Jesus said, “From within, out of the heart of man, come evil thoughts . . . pride, foolishness” (Mark 7:21–22). Pride. That’s the deepest disease of the human heart. And even in the saved, blood-bought, Spirit-indwelt, mature — yes, mature — saint of God, the disease of pride can raise its head from the grave of mortification and make us ashamed.
Five Points of Humility
The doctrine of unconditional election is designed by God to destroy human boasting. Yes, that’s right. It is.
God chose what is foolish in the world to shame the wise; God chose what is weak in the world to shame the strong; God chose what is low and despised in the world, even things that are not, to bring to nothing things that are, so that no human being might boast in the presence of God. (1 Corinthians 1:27–29)
It’s the same thing with the doctrine of irresistible grace — saving faith is a gift, not an achievement; it’s designed by God to destroy boasting. “By grace you have been saved through faith. And this is not your own doing; it is the gift of God, not a result of works, so that no one may boast” (Ephesians 2:8–9).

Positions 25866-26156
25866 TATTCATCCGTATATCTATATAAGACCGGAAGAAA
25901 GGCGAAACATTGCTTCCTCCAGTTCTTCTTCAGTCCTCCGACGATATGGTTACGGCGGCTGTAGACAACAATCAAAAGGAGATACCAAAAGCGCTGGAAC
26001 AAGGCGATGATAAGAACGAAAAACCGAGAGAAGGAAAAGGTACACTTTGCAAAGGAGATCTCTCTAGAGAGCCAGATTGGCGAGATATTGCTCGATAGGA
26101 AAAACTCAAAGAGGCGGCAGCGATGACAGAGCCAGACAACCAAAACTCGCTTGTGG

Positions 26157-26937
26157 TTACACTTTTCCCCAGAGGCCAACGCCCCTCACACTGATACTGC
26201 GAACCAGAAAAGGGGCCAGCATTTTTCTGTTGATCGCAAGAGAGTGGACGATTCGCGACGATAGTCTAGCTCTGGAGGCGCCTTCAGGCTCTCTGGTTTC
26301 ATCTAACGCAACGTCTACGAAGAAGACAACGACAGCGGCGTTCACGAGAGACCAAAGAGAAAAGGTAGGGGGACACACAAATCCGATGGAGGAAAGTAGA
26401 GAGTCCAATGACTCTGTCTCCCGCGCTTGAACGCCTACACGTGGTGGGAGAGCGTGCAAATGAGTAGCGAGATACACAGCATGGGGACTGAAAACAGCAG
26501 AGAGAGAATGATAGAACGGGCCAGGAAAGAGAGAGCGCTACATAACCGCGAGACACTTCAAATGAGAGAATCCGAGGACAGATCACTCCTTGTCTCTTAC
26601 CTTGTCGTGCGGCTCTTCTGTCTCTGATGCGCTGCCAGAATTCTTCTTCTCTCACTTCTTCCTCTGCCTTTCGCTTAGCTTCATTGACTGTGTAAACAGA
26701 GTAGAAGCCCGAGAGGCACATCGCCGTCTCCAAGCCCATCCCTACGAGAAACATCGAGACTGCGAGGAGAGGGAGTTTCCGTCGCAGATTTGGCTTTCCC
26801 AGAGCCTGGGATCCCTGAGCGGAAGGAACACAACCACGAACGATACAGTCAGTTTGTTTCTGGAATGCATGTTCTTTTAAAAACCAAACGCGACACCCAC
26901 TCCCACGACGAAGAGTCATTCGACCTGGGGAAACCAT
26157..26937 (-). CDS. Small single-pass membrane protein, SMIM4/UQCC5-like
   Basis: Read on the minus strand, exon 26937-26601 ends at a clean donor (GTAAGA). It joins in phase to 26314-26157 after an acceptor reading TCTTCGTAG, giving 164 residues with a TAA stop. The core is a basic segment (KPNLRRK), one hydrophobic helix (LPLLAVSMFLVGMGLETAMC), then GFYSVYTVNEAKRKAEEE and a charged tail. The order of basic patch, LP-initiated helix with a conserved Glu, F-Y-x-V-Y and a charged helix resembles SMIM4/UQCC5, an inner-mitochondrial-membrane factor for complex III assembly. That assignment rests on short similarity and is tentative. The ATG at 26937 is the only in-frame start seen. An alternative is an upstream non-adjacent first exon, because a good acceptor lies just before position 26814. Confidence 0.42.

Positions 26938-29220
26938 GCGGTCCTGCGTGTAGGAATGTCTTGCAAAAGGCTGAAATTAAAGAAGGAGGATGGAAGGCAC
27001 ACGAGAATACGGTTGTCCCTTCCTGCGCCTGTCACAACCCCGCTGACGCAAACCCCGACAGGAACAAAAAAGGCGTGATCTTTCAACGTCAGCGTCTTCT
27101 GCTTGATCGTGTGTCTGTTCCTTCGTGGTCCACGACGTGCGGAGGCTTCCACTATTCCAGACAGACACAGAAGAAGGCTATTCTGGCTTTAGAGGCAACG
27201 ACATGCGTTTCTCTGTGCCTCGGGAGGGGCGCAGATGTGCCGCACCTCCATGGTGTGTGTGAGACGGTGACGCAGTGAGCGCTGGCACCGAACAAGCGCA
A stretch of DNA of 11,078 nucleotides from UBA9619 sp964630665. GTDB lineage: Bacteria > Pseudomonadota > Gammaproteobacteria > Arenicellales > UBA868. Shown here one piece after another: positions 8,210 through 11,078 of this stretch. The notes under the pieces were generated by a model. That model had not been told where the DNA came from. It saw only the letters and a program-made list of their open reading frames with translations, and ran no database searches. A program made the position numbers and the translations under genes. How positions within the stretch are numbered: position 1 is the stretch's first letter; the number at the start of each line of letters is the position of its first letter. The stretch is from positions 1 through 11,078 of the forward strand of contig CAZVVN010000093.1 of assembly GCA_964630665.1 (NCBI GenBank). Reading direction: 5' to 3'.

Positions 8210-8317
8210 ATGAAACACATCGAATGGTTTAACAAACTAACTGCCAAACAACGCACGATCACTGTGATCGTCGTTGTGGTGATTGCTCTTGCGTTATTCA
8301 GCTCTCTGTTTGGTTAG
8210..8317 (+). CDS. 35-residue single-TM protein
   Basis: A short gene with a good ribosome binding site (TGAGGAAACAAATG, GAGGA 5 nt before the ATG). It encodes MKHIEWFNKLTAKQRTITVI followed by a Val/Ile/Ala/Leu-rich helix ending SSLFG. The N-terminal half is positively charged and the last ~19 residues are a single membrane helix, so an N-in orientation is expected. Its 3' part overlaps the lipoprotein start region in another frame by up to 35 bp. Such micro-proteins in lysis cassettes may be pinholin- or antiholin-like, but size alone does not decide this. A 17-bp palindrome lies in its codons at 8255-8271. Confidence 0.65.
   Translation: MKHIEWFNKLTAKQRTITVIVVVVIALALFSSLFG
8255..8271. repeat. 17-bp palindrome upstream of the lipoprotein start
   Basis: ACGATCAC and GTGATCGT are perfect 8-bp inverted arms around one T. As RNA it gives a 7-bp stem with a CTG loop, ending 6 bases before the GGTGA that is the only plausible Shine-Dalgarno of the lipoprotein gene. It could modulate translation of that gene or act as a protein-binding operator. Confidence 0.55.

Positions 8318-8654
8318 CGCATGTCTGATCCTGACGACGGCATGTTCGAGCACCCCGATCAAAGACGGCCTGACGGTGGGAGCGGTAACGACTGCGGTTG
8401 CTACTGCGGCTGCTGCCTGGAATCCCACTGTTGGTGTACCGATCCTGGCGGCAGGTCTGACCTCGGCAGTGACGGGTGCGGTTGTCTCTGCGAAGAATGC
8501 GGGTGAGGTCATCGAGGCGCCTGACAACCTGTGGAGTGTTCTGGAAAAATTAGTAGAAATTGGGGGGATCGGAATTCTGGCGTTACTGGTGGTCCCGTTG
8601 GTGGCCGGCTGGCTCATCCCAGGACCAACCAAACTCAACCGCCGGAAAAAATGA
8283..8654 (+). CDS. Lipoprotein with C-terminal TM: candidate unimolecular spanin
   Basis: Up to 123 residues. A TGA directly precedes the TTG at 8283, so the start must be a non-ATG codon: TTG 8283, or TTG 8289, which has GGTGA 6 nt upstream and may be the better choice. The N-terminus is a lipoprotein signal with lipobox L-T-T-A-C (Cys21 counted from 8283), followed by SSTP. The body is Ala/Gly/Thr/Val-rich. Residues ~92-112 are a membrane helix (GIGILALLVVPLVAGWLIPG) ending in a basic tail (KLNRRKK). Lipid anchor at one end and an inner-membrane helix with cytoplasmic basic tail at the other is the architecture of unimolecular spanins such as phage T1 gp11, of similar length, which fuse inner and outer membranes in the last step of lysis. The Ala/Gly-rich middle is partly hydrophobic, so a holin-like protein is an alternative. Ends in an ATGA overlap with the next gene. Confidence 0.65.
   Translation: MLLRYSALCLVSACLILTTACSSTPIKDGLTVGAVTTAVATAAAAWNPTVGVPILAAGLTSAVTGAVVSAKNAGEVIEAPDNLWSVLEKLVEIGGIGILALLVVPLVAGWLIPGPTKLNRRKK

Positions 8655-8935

“The doctrine of unconditional election is designed by God to destroy human boasting.”
It’s the same with the doctrine of total depravity — it’s designed to crush us all to the common ground of hopeless beggars and remove boasting. “If you have bitter jealousy and selfish ambition in your hearts, do not boast and be false to the truth” (James 3:14).
It’s the same thing with the doctrine of God’s all-pervasive providence over the smallest details of our lives — it’s designed to blast boasting out of our lives.
Come now, you who say, “Today or tomorrow we will go into such and such a town and spend a year there and trade and make a profit” — yet you do not know what tomorrow will bring. What is your life? For you are a mist that appears for a little time and then vanishes. Instead you ought to say, “If the Lord wills, we will live and do this or that.” As it is, you boast in your arrogance. All such boasting is evil. (James 4:13–16)
And on and on it goes.
Four Paths away from Pride
The doctrines of grace — the biblical doctrines, the biblical story, the biblical truths — are designed to show God’s rights and God’s prerogatives and God’s power and God’s authority and God’s utterly undeserved grace poured out in our lives. All of them are meant to have this double effect: (1) let no one boast in self, and (2) let him who boasts boast in the Lord. So, what can we do if we find ourselves actually twisting such truths into a platform for self-exaltation?